Sorry, got distracted there. Bear in mind that the DOT uses “facilities” to mean accommodations for cyclists and not, say, racks. These all enlarge upon clicking.

CB1 DOT bike lane project map1CB1 DOT bike lanes facilities list2CB1 DOT bike lane Church and Duane existing3CB1 DOT bike lane church proposed4Here’s an example of a “buffered lane”:

CB1 DOT bike lane buffered example5And now we’re on Sixth Ave., heading uptown.

CB1 DOT bike lane lower Sixth proposed9CB1 DOT bike lane upper Sixth proposed10By “shared lane,” the DOT means a lane that cars and bikes both use. There are lots of markings indicating such, because we all know that drivers in New York don’t remotely treat lane markings like they’re playing Pac-Man. Gobble, gobble, gobble….

CB1 DOT bike lane shared lane example11Now we’re heading downtown. This next stretch—by Albert Capsouto Park—was a problem last time because of the cobblestones. Cyclists tend to ride on the sidewalk, so the DOT wanted to make the sidewalk a bike lane, which CB1 found upsetting. The DOT says its solution “preserves the historic character” of the area, which is kind of amusing given how that block isn’t exactly Olde Tribeca.

CB1 DOT bike lane Varick and Canal existing12CB1 DOT bike lane proposed granite pathway13Heading further down Varick…. Of note in the next two slides: Two of the the traffic lanes will be just 10 feet wide. The DOT says—of course it does!—says that narrower lanes are proven to make people drive go more slowly.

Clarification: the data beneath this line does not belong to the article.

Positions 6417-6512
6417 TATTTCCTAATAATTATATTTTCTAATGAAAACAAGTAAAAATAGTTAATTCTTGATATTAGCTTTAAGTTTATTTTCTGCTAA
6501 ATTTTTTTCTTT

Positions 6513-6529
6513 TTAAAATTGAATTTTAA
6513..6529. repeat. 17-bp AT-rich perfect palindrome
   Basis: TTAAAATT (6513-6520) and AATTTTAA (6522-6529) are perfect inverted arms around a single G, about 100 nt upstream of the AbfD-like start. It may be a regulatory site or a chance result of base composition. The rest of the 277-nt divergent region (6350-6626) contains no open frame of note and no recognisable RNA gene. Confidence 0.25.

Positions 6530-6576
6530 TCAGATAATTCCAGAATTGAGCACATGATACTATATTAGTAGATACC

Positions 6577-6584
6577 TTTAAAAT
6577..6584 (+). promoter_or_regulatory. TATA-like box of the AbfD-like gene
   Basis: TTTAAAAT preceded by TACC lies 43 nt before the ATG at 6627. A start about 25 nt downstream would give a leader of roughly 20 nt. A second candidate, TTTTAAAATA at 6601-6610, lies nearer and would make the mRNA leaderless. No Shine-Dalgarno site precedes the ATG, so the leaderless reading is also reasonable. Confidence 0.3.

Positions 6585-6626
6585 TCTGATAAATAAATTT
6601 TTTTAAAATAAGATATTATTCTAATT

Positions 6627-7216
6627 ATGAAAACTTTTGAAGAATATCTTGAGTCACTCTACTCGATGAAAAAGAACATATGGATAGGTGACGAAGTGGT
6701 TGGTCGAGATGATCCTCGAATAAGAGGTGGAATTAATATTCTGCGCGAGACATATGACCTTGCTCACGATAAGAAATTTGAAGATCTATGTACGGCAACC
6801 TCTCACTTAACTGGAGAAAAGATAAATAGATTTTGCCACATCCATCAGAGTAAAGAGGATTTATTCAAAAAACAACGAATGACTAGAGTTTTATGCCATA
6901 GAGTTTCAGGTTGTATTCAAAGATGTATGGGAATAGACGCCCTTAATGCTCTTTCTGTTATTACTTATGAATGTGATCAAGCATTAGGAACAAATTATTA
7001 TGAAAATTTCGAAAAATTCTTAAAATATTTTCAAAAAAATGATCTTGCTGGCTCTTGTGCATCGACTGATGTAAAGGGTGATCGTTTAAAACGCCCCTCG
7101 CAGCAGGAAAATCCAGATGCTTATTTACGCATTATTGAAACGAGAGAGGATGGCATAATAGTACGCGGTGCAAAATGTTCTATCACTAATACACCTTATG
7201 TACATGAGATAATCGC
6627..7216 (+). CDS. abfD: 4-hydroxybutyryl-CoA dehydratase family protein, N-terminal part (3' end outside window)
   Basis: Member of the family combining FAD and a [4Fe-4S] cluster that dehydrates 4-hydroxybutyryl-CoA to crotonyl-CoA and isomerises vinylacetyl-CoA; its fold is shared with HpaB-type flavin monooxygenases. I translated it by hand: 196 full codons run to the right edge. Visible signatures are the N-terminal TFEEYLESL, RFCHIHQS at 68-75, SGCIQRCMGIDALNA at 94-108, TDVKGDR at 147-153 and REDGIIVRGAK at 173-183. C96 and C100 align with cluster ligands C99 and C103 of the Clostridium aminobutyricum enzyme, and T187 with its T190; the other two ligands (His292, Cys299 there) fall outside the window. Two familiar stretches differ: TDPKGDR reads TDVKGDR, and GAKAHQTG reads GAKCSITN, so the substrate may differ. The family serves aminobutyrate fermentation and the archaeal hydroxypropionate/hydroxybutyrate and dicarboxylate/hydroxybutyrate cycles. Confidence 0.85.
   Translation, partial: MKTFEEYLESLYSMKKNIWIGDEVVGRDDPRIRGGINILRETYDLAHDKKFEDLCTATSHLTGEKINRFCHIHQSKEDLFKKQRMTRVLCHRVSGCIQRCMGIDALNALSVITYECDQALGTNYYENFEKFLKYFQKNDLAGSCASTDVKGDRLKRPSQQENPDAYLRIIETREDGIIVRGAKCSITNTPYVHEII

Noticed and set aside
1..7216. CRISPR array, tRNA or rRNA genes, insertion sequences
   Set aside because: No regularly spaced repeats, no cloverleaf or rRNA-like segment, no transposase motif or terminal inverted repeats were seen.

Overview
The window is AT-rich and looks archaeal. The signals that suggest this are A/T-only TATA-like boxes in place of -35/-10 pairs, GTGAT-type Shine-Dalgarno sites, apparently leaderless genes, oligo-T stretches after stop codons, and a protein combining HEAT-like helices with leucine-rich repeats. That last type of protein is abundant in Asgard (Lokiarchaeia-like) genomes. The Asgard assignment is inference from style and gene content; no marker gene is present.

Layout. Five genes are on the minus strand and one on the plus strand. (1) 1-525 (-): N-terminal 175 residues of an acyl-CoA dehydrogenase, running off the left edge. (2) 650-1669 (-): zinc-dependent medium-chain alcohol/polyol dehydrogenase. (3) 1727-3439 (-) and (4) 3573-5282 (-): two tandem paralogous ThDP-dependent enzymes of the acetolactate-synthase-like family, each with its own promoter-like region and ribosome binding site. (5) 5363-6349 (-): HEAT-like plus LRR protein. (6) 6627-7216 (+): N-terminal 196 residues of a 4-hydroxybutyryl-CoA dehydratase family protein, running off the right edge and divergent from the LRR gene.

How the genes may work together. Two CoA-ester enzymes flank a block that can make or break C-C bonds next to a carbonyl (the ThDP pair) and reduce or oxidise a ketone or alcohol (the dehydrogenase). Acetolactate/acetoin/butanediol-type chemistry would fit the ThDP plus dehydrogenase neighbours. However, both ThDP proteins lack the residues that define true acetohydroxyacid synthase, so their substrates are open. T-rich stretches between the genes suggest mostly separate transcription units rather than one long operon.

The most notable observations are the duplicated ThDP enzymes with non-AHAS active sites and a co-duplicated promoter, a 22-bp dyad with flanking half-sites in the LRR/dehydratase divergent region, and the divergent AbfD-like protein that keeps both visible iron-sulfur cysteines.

CB1 DOT bike lane Varick and Laight existing14CB1 DOT bike lane Varick Laight to Beach proposed15CB1 DOT bike lane Varick and NMoore existing16CB1 DOT bike lane Varick Beach to WBway proposed17CB1 DOT bike lane WBway and Duane existing19CB1 DOT bike lane WBWay Beach to Warren proposed20Once the full CB1 board approves it—and I have no doubt it will (the vote last night was 5-1), implementation will start, and it could be as soon as next month—except for the granite path part by Capsouto Park, which will come in the spring.

CB1 DOT bike lane summary of benefits21



  1. Eric,

    although I appreciate your comments regarding many things, I think your sarcasm is way off base in this article.

    Narrower lanes do slow traffic. Do you propose repaving that block of Varick in asphalt because its not Olde Tribeca? Are bicyclists any more or less prone to use lanes than cars? If you don’t feel safe in the green area, then wait for the light.